Hussein Dajani is like any other Lebanese expat who feels a belonging to home. His airline of choice is to go and see his land and family is non-other than his country’s own Middle East Airlines (MEA). Why not support your country’s company that’s supposedly among the world’s top airliners?
Once he boarded flight number 427, taking him from Dubai to Beirut, Dajani felt something was wrong. The scorching heat of Dubai was blowing full force inside the plane. There was no AC. He figured it was a glitch. But when the AC refused to start, he knew something was wrong. As the plane took off, his attention turned to other things. Some of the tables were broken. The entertainment system in the plane was all messed up. He looked around and noticed the plane was seriously dirty. Looking in front of him, he saw a safety leaflet. He opened the safety leaflet and there was a chewing gum sticking it together.
Dajani was outraged. He called for the hostess to see what was wrong. Instead of being calming and reassuring, the hostess was patronizing in typical Lebanese ways “ya 7ayete, ya albe….” So he decided to take it into his own hands. He went around and started to interview people on the airplane. He wasn’t the only one who was suffering on the flight. In business class, he met with minister Jihad Azour who also thought the flight was all kinds of wrong. They exchanged contact information to pursue the matter.
Once he landed, Dajani took it to MEA’s Facebook page. Even though he found response from people who shared his ordeal, MEA ignored him. They eventually deleted his Facebook posts and banned him from their page.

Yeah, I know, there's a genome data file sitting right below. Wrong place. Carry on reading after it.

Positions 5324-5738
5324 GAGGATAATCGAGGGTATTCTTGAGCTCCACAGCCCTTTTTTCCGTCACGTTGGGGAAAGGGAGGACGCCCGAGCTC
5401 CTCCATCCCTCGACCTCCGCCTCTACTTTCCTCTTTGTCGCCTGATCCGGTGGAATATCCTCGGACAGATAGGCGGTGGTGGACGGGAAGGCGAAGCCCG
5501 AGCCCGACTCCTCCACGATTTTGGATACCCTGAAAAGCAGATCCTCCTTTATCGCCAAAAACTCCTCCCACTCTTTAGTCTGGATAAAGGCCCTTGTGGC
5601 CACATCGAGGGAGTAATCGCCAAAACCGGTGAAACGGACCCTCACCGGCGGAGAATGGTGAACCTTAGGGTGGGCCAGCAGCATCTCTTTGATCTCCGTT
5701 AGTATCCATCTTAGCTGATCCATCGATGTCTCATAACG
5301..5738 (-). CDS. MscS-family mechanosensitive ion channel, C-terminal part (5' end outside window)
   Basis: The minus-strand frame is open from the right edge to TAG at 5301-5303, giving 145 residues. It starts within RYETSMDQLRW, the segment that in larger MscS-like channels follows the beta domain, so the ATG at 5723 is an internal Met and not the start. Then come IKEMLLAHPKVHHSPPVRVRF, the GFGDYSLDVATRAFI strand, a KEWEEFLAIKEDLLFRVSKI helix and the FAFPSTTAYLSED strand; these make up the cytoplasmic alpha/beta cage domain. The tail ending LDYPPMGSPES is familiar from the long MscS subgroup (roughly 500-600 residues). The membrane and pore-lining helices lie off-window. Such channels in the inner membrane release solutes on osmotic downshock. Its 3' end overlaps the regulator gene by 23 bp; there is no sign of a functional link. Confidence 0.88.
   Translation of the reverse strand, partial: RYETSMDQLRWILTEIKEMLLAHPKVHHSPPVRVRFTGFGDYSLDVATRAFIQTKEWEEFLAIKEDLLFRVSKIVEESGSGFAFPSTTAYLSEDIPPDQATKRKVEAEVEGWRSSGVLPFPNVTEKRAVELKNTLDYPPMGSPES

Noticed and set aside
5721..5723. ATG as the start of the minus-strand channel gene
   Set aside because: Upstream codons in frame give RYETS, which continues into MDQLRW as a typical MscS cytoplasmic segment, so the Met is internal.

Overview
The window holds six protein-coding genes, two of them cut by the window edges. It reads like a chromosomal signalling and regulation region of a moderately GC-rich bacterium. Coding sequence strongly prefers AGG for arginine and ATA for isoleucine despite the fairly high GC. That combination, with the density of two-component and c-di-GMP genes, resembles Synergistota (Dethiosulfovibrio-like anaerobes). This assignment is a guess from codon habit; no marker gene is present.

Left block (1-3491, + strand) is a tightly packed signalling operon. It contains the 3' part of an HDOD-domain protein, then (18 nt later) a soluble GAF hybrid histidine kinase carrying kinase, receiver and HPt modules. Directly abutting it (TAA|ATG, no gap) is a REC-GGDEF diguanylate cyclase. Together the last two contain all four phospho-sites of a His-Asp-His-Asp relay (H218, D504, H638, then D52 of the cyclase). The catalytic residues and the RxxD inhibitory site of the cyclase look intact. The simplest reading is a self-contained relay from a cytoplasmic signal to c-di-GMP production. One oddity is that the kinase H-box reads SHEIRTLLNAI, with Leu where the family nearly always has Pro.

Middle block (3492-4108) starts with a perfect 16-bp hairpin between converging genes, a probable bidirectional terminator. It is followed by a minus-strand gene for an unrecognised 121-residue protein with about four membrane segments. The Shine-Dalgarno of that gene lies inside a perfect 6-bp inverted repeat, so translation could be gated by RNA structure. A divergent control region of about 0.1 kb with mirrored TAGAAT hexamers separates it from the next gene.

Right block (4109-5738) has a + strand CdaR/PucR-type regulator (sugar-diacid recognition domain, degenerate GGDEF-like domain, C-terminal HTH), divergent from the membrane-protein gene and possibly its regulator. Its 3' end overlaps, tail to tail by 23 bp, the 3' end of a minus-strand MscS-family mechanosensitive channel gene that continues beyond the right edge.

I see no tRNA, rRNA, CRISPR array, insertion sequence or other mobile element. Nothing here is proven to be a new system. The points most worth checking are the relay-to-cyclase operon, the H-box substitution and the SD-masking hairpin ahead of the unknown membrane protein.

Today, Marcel Ghanem’s Kalem el Neis and MTV’s Enta 7or are interested in pursuing the matter. I’ve decided to help Dajani as well. Why do I want to do that? Because Lebanese companies trampling on their customers needs to stop. We, as people, have become used to horrible customer service that we take it as part of the package. This shouldn’t be acceptable. Buying a product or a service doesn’t mean you need to put up with typical Lebanese mentality of “dabber 7alak” as soon as the purchase is fulfilled.
If MEA didn’t know the plane was in bad condition, the least they can do is issue an apology and a refund. If MEA knew about the plane’s condition, then that’s way worse.
Sure, other airlines experience such problems as well. It is not out of the ordinary. But other airlines assume responsibility as well. I don’t judge MEA based on that flight – after all, they are rated very well. But I judge them on how they handled it afterwards. You cannot simply ban a person who’s complaining from your Facebook page and expect no response whatsoever. You simply can’t offer such horrible service to people and expect them not to talk back.
It gets worse. While interviewing people, someone told Dajani he overheard the crew saying this plane should have been put out of service a while back for repairs and maintenance. Then why wasn’t it? Why was it still used for transporting people if they knew it was in bad shape? Or do the lives of people not matter in front of a money? Or are we seeking another national tragedy to feel relevant?
MEA might have lots of good publicity. But it takes one scandal to put it way back. I’m already reconsidering using MEA for my flight this summer. And no, that doesn’t make me unpatriotic.